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Thursday, January 20, 2011


NetApp, Inc.
TypePublic (NASDAQ: NTAP)
IndustryData storage devices
Founder(s)David Hitz
James Lau
Michael Malcolm
Headquarters495 East Java Drive
Sunnyvale, California
Area servedWorldwide
Key peopleTom Georgens, Pres. and CEO
Dan Warmenhoven, Executive Chairman
Tom Mendoza, Vice Chairman
Steve Gomo, CFO
David Hitz, EVP
Steve Kleiman, Chief Scientist
James Lau, EVP, and CSO
Brian Pawlowski, CTO
Manish Goel, EVP, Product Operations
Christine Heckart, CMO
Rob Salmon, EVP, Field Operations
ProductsApplianceWatch, Compression, Data ONTAP, DataFort, Deduplication, FAS2000, FAS3100, FAS3200 (released in Nov. 2010), FAS6000, FAS6200 (released in Nov. 2010), File Storage Resource Manager, Flash Cache, FlexCache, FlexClone, FlexShare, FlexVol, Lifetime Key Management, MetroCluster, MultiStore, Open Systems SnapVault (OSSV), OnCommand, Operations Manager, Provisioning Software, Protection Manager, RAID-DP, SANscreen, Single Mailbox Recovery (SMBR), SnapDrive, SnapLock, SnapManager, SnapMirror, SnapRestore, Snapshot, SnapValidator, SnapVault, StorageGRID, SyncMirror, V-Series (V3100, V3200, V6000, V6200)
Revenueincrease $ 3.93 billion (2010)
Operating incomedecrease $ 488.4 million (2010)
Net incomedecrease $ 400.4 million (2010)
Total assetsincrease $ 6.494 billion (2010)
Total equityincrease $ $2.53 billion (2010)
Employees8,973 (Q1 FY2011)

NetApp, Inc. (NASDAQ: NTAP), formerly Network Appliance, Inc., is a proprietary computer storage and data management company headquartered in Sunnyvale, California. It is a member of the NASDAQ-100 and is also Fortune magazine's seventh best place to work.


NetApp was founded in 1992 by David Hitz, James Lau, and Michael Malcolm. At the time, its major competitor was Auspex. In 1994, NetApp received venture capital funding from Sequoia Capital.It had its initial public offering in 1995. NetApp thrived in the internet bubble years of the mid 1990s to 2001, during which the company grew to $1 billion in annual revenue. After the bubble burst, NetApp's revenues quickly declined to $800 million in its fiscal year 2002. Since then, the company's revenues have steadily climbed.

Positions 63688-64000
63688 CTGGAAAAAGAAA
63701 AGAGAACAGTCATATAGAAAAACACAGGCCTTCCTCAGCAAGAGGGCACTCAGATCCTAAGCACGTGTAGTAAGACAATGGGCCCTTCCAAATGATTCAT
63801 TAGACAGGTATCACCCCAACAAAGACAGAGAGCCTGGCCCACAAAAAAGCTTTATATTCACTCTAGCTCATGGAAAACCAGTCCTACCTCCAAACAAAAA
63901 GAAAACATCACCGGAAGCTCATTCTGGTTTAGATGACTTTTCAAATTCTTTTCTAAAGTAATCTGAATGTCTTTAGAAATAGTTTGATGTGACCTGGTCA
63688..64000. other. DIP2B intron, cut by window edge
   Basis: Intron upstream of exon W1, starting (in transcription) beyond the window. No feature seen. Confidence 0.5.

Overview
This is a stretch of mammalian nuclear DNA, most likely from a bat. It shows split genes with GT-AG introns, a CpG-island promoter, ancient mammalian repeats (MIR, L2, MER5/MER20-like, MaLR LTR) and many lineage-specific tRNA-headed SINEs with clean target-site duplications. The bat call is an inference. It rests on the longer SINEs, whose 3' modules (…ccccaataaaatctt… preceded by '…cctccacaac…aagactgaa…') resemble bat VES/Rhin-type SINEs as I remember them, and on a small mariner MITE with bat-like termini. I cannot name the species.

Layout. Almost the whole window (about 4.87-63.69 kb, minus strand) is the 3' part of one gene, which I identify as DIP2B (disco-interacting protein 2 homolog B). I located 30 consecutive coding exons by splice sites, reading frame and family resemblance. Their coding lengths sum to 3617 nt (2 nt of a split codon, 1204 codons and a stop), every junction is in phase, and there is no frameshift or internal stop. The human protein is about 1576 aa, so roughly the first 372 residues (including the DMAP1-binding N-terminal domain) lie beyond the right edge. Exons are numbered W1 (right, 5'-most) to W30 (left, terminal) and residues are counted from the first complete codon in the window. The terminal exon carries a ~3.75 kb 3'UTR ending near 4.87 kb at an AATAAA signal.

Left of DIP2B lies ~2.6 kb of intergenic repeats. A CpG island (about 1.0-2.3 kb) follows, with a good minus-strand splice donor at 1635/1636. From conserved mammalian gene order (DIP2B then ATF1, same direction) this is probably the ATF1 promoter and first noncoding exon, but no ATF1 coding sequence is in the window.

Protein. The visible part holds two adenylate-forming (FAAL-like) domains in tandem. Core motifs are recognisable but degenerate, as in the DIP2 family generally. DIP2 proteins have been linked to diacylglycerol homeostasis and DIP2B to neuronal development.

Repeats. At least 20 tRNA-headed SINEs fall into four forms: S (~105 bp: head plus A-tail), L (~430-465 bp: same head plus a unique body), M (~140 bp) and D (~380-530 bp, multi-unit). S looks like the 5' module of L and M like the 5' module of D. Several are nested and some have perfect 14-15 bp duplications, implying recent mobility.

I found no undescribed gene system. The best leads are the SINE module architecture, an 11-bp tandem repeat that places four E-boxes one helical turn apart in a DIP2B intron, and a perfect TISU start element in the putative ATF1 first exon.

On August 19, 2009, Dan Warmenhoven stepped down as CEO and was replaced by Tom Georgens.

NetApp filer
The line of NetApp filers was the company's flagship since the very beginning. A filer is a type of disk storage device which owns and controls a filesystem, and presents files and directories to hosts over the network. This scheme is sometimes called file storage, as opposed to the block storage that has been traditionally provided by major storage vendors like EMC Corporation and Hitachi Data Systems.
NetApp's filers initially used NFS and CIFS protocols based on standard local area networks (LANs), whereas block storage consolidation required storage area networks (SANs) implemented with the Fibre Channel (FC) protocol. In 2002, in an attempt to increase market share, NetApp added block storage access as well. Today, NetApp systems support it via FC protocol, the iSCSI protocol, and the emerging Fibre Channel over Ethernet (FCoE) protocol.
The filers use NetApp's proprietary operating system called Data ONTAP which includes code from Berkeley Net/2 BSD Unix and other operating systems.Data ONTAP originally only supported NFS, but CIFS, iSCSI and Fibre Channel were later added ("Unified Storage" concept model). Today, NetApp provides two variants of Data ONTAP. Data ONTAP 7G and a nearly complete rewrite called Data ONTAP GX, based upon grid technology acquired from Spinnaker Networks. In the near future these software product lines will be merged into one OS - Data ONTAP 8, which will fold Data ONTAP 7G onto the Data ONTAP GX cluster platform.
In 2006, NetApp launched a Virtual Tape Library (VTL) product for magnetic tape data storage virtualization.
In 2007 NetApp introduced its own deduplication technology: NetApp Dedupe, available for all current models of NetApp filer.